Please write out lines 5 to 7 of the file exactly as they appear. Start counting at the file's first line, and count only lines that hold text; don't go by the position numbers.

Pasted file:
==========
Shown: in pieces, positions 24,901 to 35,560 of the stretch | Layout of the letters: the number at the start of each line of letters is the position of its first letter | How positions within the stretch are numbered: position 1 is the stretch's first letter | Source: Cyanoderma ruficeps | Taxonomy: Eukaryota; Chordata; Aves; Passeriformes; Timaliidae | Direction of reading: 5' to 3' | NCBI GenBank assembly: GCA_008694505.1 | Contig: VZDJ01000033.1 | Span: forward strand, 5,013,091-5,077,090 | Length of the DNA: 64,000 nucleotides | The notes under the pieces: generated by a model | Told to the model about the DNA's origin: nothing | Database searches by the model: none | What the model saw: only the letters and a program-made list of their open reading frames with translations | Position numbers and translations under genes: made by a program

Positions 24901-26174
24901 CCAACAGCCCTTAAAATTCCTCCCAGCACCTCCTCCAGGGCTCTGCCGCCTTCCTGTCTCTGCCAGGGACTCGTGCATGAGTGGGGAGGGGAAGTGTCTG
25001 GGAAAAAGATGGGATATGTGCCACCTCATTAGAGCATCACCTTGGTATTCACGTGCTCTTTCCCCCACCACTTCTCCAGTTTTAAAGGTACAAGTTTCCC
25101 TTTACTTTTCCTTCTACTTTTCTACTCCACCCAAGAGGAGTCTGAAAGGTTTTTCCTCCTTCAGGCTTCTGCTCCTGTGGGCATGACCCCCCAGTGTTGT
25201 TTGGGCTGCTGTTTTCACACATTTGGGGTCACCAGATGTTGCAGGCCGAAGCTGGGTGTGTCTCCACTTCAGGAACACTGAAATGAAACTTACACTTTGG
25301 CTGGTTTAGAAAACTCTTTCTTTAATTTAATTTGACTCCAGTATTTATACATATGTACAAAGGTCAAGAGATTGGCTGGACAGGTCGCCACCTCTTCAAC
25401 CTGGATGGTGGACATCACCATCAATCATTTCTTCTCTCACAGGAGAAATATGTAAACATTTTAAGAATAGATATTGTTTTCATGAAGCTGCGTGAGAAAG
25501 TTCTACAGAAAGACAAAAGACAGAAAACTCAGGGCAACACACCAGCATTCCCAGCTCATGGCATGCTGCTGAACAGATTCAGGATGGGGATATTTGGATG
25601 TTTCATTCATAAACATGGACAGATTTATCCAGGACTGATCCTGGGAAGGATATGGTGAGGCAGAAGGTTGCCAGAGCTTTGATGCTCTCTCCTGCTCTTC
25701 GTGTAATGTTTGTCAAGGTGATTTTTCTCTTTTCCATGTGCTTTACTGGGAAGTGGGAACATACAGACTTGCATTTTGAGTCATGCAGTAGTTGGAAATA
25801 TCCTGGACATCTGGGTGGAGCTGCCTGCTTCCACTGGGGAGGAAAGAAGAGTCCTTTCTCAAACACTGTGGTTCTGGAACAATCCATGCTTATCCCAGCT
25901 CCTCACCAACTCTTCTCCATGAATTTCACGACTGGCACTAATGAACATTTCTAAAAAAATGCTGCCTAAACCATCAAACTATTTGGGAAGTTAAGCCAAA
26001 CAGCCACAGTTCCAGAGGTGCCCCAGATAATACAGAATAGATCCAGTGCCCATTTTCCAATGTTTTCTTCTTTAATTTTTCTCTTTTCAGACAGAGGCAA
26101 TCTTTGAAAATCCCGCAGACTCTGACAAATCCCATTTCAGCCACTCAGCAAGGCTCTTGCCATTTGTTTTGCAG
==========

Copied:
25101 TTTACTTTTCCTTCTACTTTTCTACTCCACCCAAGAGGAGTCTGAAAGGTTTTTCCTCCTTCAGGCTTCTGCTCCTGTGGGCATGACCCCCCAGTGTTGT
25201 TTGGGCTGCTGTTTTCACACATTTGGGGTCACCAGATGTTGCAGGCCGAAGCTGGGTGTGTCTCCACTTCAGGAACACTGAAATGAAACTTACACTTTGG
25301 CTGGTTTAGAAAACTCTTTCTTTAATTTAATTTGACTCCAGTATTTATACATATGTACAAAGGTCAAGAGATTGGCTGGACAGGTCGCCACCTCTTCAAC